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This paper considers the requirements for the design and implementation of an image database system which supports the storage and retrieval of images by content. Attention is focused on a specific methodology for the efficient representation,indexing, and retrieval of images based on spatial relationships and properties of objects. Images are first decomposed into groups of objects and are indexed by computing addresses to all such groups. This methodology supports the efficient processing of queries by image example and avoids exhaustive searching through the entire image database. The performance of an image database system using the above methodology has been evaluated based on simulated images, as well as images obtained with computed tomography and magnetic resonance imaging. The results of this evaluation are presented and discussed.
On Parallel Hashing and Integer Sorting
, 1991
"... The problem of sorting n integers from a restricted range [1::m], where m is superpolynomial in n, is considered. An o(n log n) randomized algorithm is given. Our algorithm takes O(n log log m) expected time and O(n) space. (Thus, for m = n polylog(n) we have an O(n log log n) algorithm.) The al ..."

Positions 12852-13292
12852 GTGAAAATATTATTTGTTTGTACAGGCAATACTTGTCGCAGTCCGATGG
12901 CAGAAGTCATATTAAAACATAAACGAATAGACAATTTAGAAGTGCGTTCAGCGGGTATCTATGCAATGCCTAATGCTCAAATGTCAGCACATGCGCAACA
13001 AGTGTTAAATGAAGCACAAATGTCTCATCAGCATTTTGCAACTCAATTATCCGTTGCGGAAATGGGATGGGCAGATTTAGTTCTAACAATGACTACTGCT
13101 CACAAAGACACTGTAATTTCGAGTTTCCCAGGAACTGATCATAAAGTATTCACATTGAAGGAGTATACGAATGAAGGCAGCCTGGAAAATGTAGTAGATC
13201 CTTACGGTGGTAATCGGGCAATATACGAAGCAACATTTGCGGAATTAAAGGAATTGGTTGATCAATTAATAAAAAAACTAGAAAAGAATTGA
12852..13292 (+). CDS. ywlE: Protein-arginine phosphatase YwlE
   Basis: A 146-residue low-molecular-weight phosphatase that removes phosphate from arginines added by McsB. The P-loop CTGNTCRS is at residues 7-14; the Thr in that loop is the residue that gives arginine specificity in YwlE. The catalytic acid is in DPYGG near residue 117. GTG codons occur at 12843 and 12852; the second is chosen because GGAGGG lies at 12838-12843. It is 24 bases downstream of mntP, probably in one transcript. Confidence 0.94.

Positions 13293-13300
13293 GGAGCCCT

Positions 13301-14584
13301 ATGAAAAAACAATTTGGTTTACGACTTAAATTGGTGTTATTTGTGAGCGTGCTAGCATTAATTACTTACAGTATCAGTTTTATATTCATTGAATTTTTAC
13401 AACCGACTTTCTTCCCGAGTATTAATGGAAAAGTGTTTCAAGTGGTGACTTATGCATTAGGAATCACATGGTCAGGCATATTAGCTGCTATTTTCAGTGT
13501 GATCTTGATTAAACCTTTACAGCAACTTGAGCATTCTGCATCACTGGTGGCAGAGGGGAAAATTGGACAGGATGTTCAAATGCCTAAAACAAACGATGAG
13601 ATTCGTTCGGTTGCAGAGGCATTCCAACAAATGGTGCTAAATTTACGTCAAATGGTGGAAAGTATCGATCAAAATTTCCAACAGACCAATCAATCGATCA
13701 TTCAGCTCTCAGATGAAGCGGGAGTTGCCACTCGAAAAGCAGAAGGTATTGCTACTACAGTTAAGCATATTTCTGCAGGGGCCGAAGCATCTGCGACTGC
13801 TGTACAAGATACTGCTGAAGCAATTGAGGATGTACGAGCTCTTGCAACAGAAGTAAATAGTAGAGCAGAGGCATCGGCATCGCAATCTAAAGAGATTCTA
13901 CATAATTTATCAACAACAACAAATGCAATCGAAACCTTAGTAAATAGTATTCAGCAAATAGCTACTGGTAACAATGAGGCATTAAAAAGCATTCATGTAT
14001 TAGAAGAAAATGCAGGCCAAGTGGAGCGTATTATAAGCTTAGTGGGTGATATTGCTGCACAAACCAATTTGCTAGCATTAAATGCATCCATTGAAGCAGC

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Cited by 25 (9 self)
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The problem of sorting n integers from a restricted range [1::m], where m is superpolynomial in n, is considered. An o(n log n) randomized algorithm is given. Our algorithm takes O(n log log m) expected time and O(n) space. (Thus, for m = n polylog(n) we have an O(n log log n) algorithm.) The algorithm is parallelizable. The resulting parallel algorithm achieves optimal speed up. Some features of the algorithm make us believe that it is relevant for practical applications. A result of independent interest is a parallel hashing technique. The expected construction time is logarithmic using an optimal number of processors, and searching for a value takes O(1) time in the worst case. This technique enables drastic reduction of space requirements for the price of using randomness. Applicability of the technique is demonstrated for the parallel sorting algorithm, and for some parallel string matching algorithms. The parallel sorting algorithm is designed for a strong and non standard mo...